How to Go From RN to MSN
Are you a Registered Nurse (RN) looking to advance your career with a Master of Science in Nursing degree? It’s easier than you think! There are programs available for RN’s with ADNs or BSNs, and even non-RNs with Bachelor's degrees in another field. Find out what your options are for earning your MSN, how long it will take, what it will cost, and more in this comprehensive guide for going from RN to MSN.
What is an RN to MSN Program?
First off, let's go over what an RN-MSN is. RN-to-MSN programs are bridge programs for registered nurses that do not have bachelor's of science in nursing (BSN) degrees but want to go straight into a master's of science in nursing (MNS) program or complete their MSN and BSN at the same time. These are accelerated programs so that RNs don't have to take the time to complete their BSN and MSN programs separately. This is especially good for RNs who know they want to become advanced practice registered nurses and want to get there as quickly as possible.
Career Options for Nurses Who go from RN to MSN
Earning your MSN opens a ton of doors for nurses. Some of the options for MSN nurses include:
- Nurse Practitioner (NP)
- Certified Registered Nurse Anesthetist (though, this is changing to a Doctorate requirement in 2025)
- Certified Nurse Midwife (CNM)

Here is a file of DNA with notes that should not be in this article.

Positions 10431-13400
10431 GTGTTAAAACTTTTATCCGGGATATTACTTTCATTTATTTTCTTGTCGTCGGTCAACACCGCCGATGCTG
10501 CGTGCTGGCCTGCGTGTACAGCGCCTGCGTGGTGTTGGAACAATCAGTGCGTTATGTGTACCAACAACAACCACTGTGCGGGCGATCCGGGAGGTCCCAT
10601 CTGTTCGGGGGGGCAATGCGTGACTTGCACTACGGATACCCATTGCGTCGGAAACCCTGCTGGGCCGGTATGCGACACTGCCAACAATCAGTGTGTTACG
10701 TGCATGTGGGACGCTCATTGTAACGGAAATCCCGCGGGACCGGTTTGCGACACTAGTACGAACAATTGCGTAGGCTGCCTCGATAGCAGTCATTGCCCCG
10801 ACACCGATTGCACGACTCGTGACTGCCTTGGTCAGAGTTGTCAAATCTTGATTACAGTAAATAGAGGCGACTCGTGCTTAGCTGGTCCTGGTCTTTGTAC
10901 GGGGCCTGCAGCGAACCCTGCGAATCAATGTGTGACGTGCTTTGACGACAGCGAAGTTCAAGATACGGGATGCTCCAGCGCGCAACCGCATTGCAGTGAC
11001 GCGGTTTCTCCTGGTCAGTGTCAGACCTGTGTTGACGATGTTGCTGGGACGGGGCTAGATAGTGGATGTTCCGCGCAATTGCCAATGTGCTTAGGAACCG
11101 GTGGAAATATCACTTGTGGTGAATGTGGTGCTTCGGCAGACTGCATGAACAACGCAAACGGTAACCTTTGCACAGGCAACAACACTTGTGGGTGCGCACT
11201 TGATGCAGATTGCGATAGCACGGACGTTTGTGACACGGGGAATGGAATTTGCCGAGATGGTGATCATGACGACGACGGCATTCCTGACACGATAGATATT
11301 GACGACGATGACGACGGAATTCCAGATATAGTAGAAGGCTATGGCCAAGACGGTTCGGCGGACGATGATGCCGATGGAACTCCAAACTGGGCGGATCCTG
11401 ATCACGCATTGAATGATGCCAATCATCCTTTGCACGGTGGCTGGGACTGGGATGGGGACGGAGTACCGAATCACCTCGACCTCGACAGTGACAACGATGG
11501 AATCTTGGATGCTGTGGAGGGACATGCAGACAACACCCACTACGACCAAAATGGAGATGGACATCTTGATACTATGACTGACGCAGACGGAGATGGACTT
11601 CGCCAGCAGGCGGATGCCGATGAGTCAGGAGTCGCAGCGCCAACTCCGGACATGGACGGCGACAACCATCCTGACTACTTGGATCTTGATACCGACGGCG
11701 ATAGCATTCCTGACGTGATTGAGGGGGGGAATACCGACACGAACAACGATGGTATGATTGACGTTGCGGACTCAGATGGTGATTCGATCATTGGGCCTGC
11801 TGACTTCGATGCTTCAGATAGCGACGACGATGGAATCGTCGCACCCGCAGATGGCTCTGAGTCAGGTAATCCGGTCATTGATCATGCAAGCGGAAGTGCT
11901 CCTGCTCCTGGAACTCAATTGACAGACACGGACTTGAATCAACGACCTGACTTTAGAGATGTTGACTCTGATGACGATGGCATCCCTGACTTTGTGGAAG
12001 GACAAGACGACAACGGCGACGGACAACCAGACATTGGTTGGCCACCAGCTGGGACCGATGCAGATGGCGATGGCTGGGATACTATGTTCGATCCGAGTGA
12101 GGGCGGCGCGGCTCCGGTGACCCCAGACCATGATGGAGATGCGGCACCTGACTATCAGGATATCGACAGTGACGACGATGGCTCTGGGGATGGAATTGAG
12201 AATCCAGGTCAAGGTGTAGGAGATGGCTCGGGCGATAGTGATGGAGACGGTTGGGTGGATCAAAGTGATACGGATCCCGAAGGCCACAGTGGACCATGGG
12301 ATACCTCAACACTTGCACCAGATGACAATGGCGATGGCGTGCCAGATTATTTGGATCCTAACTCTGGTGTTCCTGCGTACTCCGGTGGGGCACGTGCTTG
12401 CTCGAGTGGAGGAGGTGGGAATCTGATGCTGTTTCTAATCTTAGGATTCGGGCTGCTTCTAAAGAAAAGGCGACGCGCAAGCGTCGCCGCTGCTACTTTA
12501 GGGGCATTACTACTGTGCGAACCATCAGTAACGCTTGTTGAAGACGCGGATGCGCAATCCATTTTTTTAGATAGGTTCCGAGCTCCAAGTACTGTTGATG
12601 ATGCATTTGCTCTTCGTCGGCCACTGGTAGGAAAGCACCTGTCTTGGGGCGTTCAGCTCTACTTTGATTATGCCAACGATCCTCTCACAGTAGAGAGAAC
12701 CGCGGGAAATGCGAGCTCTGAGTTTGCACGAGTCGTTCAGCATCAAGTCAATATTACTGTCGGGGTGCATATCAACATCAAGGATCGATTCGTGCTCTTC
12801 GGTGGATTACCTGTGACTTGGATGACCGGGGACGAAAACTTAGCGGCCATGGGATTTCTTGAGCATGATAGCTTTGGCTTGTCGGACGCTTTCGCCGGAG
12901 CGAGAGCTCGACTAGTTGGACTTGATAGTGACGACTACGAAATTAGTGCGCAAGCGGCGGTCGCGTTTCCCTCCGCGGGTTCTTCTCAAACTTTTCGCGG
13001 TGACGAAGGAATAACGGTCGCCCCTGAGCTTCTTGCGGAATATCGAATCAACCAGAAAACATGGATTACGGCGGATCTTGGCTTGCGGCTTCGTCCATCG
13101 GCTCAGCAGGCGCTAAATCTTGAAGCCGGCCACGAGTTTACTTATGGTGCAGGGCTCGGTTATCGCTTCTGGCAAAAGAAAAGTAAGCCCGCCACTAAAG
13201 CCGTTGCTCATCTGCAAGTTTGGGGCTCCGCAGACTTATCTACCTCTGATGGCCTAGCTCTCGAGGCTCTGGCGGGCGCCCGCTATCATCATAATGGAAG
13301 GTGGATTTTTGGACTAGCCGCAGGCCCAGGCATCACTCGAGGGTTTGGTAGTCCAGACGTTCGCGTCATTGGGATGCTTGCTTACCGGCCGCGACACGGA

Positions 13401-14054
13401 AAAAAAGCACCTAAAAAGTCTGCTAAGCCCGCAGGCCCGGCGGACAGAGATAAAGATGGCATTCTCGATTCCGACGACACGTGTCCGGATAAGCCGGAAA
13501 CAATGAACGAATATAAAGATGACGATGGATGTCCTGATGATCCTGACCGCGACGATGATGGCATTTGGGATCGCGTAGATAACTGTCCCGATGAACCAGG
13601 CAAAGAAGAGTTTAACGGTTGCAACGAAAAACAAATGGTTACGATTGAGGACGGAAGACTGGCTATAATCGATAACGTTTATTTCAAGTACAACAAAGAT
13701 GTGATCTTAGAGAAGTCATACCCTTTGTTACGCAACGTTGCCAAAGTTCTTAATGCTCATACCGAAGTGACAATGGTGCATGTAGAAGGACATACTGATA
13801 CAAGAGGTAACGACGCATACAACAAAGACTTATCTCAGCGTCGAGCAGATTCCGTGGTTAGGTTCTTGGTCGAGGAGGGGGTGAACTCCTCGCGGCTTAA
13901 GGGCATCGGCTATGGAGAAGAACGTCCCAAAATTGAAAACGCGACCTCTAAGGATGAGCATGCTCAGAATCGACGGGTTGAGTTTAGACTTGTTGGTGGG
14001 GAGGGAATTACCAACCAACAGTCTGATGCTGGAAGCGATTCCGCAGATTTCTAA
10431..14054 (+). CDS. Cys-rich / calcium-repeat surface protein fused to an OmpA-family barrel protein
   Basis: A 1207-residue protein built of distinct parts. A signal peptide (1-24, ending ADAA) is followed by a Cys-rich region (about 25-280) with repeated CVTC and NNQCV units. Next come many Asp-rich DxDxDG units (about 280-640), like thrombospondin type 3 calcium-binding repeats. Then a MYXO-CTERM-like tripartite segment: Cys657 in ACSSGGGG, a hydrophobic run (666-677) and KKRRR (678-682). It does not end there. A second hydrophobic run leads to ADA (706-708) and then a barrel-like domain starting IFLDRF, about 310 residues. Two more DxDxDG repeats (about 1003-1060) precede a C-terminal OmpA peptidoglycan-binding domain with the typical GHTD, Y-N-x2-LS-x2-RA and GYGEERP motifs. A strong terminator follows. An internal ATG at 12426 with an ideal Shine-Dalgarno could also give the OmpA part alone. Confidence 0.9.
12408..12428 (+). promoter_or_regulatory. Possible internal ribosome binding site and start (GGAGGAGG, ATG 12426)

- Clinical Nurse Specialist (CNS)
- Nurse Administrator
- Nurse Educator
Nurse Practitioner (NP)
Nurse Practitioners (NP) can serve as a primary or specialty care providers and typically focus their care on a specific population such as families, children, or the elderly. Nurse Practitioners have more authority than Registered Nurses and in certain states, even have full-practice authority. According to the Bureau of Labor Statistics, the average nurse practitioner salary was $107,030 as of May 2018.
Certified Registered Nurse Anesthetist
CRNAs are advanced practice registered nurses (APRNs) who administer anesthesia and other medications. They're also the highest-paid nurses, earning a median annual salary of $167,950, according to the BLS. But as noted above, in 2025 they will be required to have their doctorate degree.
Certified Nurse Midwife (CNM)
Certified Nurse-Midwives provide health care and wellness care to women, which may include family planning, gynecological checkups, prenatal care, and helping mothers give birth. Although their approach is somewhat different, CNMs in many ways offer similar care to that of an OB/GYN doctor. CNM's earn, on average, an annual salary of $108,810.
Clinical Nurse Specialist (CNS)
Clinical nurse specialists are advanced practice registered nurses who've obtained advanced degrees (a master's degree at minimum) and training in a specialized area of nursing practice. They earn an average annual wage of $106,604, as of May 2020.
Nurse Administrators are typically advanced practice registered nurses who've earned at least a master's degree. They manage and oversee the nursing staff in a healthcare facility. They earn an average salary of $115,160.
Nurse Educators are masters prepared nurses (MSN) that generally work in academia. They develop coursework curriculum, teach courses, evaluate educational programs, oversee clinical rotations, and conduct research. According to the BLS, the median annual salary as of May 2017 was $77,360 for nurse educators in post-secondary universities.
How Much Can an RN With an MSN Make?